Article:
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Final Year Advanced Diploma of Photography student Nish Paranavitana had a chance to kick some of his own goals recently. Nish is majoring in commercial photography, with a keen interest in sports photography. Recently he met up with renowned sports photojournalist and PSC Tutor, David Callow. Here Nish shares his photographic journey and the value of a mentor relationship.

18 Rebs v Hurricanes 1360Li Photo of Nish by David Callow

What got you started in photography?

I loved sport as a kid and was always flicking through sports magazines, mainly to look at the photographs, rather than reading the articles. I’d always thought how cool it would be to be a sports photographer and to capture great sporting moments. I was lucky enough that my Dad bought me an SLR when I was 15, but then when I finished school and wanted to do a photography course, he said it wasn’t the kind of career that I should be aiming for. At that stage I didn’t have the courage to chase my dream and so I took another road. There is a long story that follows from here but it took me another 27 years before I finally enrolled myself into a course and followed my passion for photography.

When you started at PSC, did you have an idea of the kind of photographer you want to become? 

No idea. I started at PSC thinking that I was just going to do a 20 week course (Creative Photography Certificate).  I just wanted to improve my image taking. PSC really opened my eyes to other photographers and styles. The feedback I got initially was that my photography was too literal and I could see that.  That’s where the lecturers really pushed me to become more engaged about my subject matter and story telling.

Unknown-3-2 Photo By Nish Paranavitana

Tell us about your excursion to the Rugby with David Callow came about?

I was so blown away to get an invite from David Callow. He invited me to come to a Melbourne Rebels Rugby game that he was photographing. I’d only met David the week before to show him some of my sports photos that I wanted to enter into the VPPY’s (Victorian Professional Photographer of the Year awards) and I guess that’s where the invite originated from. I have been shooting a bit of sport over the last few years but nothing like this, in a stadium at night under lights. I threw him a few questions and he gave me some pointers and I just went for it.
There were a few challenges. I only had a 200mm lens. Thankfully David lent me his 1.4x extender. We were camped behind the try line so the best shots were when the Rebels got close to a try. Unfortunately that didn’t happen a lot that night. Apart from that, the game moves so fast, I found tracking the play and focusing an issue. David gave me some great tips on that front and as the game went on I got better and better. He’s offered me a second go so it will be great to be able to put these skills into practice again.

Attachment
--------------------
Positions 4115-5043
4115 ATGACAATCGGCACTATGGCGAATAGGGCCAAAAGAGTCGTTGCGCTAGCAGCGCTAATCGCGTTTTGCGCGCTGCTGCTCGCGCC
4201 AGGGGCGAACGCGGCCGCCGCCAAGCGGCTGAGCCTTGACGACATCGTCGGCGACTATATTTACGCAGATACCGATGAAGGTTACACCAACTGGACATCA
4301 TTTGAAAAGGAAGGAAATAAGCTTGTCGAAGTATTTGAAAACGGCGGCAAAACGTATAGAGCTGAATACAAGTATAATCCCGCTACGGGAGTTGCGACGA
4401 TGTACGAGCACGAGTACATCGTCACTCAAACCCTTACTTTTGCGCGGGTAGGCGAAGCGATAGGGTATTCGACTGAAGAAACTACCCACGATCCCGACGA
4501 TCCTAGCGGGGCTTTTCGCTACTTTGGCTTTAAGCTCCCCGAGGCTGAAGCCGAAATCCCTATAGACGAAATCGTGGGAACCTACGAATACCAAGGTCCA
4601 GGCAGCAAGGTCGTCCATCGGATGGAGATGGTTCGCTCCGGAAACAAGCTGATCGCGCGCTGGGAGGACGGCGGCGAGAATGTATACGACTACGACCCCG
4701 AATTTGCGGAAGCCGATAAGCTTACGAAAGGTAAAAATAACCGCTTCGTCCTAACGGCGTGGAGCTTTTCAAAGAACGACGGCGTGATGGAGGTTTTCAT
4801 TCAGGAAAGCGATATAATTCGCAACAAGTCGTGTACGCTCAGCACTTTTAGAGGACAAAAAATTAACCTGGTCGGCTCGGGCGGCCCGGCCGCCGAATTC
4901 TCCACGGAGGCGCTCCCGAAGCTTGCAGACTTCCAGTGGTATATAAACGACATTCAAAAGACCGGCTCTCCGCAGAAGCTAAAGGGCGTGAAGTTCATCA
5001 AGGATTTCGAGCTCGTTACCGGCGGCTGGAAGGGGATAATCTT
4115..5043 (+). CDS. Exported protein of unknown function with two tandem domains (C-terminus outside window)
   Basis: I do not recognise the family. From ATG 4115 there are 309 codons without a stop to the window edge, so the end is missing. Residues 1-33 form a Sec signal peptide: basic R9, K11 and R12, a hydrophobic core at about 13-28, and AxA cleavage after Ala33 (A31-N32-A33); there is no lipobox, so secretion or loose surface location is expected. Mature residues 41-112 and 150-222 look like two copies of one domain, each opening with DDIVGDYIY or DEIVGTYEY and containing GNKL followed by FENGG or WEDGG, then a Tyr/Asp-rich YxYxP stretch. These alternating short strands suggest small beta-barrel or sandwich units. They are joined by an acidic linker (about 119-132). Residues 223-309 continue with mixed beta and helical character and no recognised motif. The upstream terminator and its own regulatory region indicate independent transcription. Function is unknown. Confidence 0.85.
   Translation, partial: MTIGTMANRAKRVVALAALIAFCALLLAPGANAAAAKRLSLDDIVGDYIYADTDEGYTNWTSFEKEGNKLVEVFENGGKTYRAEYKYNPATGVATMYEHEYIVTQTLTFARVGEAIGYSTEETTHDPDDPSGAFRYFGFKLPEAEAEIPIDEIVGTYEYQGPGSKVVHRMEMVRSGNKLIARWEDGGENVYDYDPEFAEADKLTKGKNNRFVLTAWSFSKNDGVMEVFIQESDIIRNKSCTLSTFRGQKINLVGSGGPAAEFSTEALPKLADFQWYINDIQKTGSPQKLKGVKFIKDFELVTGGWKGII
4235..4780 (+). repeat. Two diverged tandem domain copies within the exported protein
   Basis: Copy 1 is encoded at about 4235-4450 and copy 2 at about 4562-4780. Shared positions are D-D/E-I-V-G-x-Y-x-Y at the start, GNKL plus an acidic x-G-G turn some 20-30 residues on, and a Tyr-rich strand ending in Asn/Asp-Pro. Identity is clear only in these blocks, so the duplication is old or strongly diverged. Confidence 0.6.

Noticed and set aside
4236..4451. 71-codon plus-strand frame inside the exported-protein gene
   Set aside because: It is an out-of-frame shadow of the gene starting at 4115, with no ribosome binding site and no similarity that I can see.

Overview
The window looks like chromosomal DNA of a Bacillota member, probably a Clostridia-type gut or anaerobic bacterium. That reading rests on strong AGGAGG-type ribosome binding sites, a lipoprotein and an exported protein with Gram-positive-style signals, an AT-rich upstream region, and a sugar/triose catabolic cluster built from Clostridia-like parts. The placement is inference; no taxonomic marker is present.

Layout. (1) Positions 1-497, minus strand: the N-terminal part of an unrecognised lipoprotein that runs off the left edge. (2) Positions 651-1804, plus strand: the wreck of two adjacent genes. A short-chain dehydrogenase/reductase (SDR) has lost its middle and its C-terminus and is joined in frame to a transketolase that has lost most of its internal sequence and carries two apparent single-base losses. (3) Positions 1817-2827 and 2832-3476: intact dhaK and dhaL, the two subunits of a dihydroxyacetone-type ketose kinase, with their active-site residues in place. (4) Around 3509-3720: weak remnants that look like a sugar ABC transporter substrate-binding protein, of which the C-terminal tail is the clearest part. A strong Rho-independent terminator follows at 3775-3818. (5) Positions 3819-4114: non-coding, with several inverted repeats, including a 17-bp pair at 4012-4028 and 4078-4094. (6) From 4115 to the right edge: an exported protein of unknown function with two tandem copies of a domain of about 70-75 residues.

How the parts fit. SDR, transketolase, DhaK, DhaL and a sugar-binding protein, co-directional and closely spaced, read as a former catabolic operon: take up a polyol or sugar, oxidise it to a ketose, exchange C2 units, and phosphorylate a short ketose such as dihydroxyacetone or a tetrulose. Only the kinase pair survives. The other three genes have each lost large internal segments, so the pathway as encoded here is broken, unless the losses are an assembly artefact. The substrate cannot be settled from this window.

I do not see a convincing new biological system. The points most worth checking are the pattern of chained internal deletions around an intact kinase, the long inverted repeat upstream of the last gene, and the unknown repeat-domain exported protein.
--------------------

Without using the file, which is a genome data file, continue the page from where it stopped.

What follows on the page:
What are you currently working on?

Apart from my 4th year portfolio, I’ve been working as a freelance photographer for 4 years now. My work is all in the Commercial space and I love the diversity that I get in my work. Last week I did a shoot for a surf board maker who was after images for his website. This week I’m photographing corporate portraits and real estate. Coming up I’m photographing a dental practice, which will be portraits, interiors and also video clips for their website

Why did you decide to change careers?

I spent 25 years in Banking and Finance. I’d kept up my interest in photography and continued to shoot over that time in the film days, but when digital came in, I did very little. It was a busy time for me, having just started family and a busy work life and I took very few photos. At that time I was also losing the passion for my my previous career and with the support of my wife, we decided that I had to give photography a go.
I set up my own business 4 years ago. For the previous couple of years I did do some weekend wedding and family photos for friends, I also did some evening real estate photography after work, so I didn’t start from scratch but the initial phase of my new career was really scary. No fortnightly pay cheque, no office to go to each day and be able to chat with colleagues about challenges. I felt very alone. But slowly I started to find work, mainly through my connections in the finance world. I got far more enjoyment out of the corporate work and opportunities from my existing connection and I soon, dropped the wedding and family portraits work and focussed on the commercial side.
Nish Paranavitana recently received a Silver with Distinction award at the Australian Institute of Professional Photography Victorian State Awards (AIPP). Congratulations Nish!

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